transmitting portions of the wireless communication transaction during periods of time when the network has capacity for transactions at the selected priority;
receiving a request to transmit the remainder of the wireless communication at a second selected priority from the plurality of available priorities;
transmitting portions of the wireless communication transaction during periods of time when the network has capacity for transactions at the second selected priority, until completion of the transaction; and
charging an amount for the remainder of the wireless communication transaction at a price corresponding to the second selected priority,
wherein transactions of lower priority are temporarily discontinued in favor of higher priority transactions when network capacity reaches a predetermined level.
31. A method for pricing wireless communications services on a wireless network according to a selected transmission priority level, comprising the steps of:
providing a selection of a plurality of priorities available for transmitting a wireless communication transaction on a wireless network;
charging a user an amount for the wireless communication transaction at a price corresponding to the priority to be selected;
receiving a request to transmit a wireless communication transaction at a selected priority from the plurality of available priorities;
transmitting portions of the wireless communication transaction during periods of time when the network has capacity for transactions at the selected priority;
receiving a request to transmit the remainder of the wireless communication at a second selected priority from the plurality of available priorities;
transmitting portions of the wireless communication transaction during periods of time when the network has capacity for transactions at the second selected priority, until completion of the transaction; and
charging an amount for the remainder of the wireless communication transaction at a price corresponding to the second selected priority,
wherein transactions of lower priority are temporarily discontinued in favor of higher priority transactions when network capacity reaches a predetermined level, and wherein the step of charging an amount for the wireless communication transaction occurs at intervals during the transmission of the transaction, such that the first portion of the transaction occurs at a rate corresponding to the first selected priority, and the second portion of the transaction occurs at a rate corresponding to the second selected priority.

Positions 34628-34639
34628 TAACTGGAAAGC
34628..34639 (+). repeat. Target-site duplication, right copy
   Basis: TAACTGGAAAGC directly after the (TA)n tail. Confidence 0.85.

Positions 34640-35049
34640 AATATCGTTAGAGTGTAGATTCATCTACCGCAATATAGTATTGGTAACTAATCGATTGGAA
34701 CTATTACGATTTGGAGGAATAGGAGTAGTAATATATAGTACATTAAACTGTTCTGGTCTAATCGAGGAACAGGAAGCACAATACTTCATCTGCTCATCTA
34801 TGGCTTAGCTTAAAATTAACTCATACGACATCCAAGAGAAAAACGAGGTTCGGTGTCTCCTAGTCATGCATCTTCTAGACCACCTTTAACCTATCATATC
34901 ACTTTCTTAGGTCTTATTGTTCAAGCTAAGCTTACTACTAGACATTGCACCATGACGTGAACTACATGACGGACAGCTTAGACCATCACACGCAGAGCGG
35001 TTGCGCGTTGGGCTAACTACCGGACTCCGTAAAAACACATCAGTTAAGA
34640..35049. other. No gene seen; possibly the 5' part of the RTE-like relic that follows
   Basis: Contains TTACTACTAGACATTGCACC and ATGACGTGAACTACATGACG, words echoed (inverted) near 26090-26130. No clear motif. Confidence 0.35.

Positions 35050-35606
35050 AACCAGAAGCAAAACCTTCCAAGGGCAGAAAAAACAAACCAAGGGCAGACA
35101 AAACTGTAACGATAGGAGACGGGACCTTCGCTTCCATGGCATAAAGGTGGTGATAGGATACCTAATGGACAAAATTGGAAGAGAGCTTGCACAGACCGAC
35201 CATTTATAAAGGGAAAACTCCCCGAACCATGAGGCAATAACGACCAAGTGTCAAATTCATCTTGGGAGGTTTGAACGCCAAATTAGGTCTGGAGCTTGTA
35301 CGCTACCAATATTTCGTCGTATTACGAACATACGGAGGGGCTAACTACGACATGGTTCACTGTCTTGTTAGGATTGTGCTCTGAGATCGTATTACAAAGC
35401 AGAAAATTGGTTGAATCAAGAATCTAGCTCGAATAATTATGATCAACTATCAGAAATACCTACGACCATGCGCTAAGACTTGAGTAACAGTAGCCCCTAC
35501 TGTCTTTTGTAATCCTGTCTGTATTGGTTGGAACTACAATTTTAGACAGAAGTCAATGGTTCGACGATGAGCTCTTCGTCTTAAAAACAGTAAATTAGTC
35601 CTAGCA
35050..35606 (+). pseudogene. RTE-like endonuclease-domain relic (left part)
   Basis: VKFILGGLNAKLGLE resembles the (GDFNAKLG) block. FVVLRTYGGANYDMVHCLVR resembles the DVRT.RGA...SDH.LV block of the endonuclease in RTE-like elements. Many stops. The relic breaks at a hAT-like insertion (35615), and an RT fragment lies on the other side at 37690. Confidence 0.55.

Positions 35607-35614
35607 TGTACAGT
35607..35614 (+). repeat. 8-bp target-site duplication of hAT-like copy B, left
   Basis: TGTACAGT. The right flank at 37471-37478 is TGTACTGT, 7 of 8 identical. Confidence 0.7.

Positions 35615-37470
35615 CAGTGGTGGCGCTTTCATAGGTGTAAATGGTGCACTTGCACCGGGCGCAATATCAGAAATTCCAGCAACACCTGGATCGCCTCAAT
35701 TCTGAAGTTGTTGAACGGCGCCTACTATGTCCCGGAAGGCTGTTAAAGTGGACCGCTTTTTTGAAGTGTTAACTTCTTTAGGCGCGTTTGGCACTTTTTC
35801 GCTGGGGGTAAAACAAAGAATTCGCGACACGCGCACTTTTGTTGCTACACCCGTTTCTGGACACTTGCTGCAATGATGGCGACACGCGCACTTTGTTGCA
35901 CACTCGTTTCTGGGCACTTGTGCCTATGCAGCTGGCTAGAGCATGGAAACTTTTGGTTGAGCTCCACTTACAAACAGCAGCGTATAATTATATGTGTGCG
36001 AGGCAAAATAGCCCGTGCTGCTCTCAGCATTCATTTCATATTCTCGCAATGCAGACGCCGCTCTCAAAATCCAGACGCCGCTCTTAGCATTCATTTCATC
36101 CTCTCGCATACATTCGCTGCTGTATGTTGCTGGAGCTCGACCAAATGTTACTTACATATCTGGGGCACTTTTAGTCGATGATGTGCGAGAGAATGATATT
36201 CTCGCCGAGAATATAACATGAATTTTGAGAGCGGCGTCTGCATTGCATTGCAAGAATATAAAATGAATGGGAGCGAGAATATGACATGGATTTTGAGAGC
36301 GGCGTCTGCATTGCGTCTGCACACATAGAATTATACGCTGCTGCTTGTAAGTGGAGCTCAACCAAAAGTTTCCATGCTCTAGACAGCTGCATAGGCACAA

Description

This application is a continuation-in-part application of application Ser. No. 08/903,534, now U.S. Pat. No. 6,069,882 filed on Jul. 30, 1997 (the '882 patent). The present application claims priority from the '882 patent, which is incorporated herein by reference. The application also incorporates by reference U.S. application Ser. No. 09/559,594, filed Apr. 28, 2000.

FIELD OF THE INVENTION

The present invention relates to wireless communication services, and more particularly, to a method for dynamic allocation of limited capacity on a wireless network by pricing according to quality of service.

BACKGROUND OF THE INVENTION

Through the combination of wireless telephony and mobile computing technologies, digital wireless handsets are now available that can allow users to communicate with others by voice, e-mail, paging, facsimile, etc., and to transmit or receive information through the internet over a wireless network. Manufacturers of internet-capable telephones and personal digital assistants (PDA's) are coordinating with internet web site content providers to develop specialized versions of popular web sites for wireless access and interaction. In almost any location, while stationary or while in motion, consumers can use wireless networks to browse the world-wide web, participate in e-commerce transactions, join others through interactive game software, or communicate with others by voice or by other means through transmission of data.

Wireless cellular networks operate by establishing a communications link over radio waves between a mobile transmitter/receiver and a network transmitter/receiver located in the general vicinity of the mobile transmitter/receiver. Network transmitter/receivers each provide coverage for a limited geographical region, or cell, and are usually located near the center of the respective region on a cell tower. As a mobile transmitter/receiver is moved across different regions during a wireless communication, e.g., in an automobile, the call is transferred from one cell tower to the next.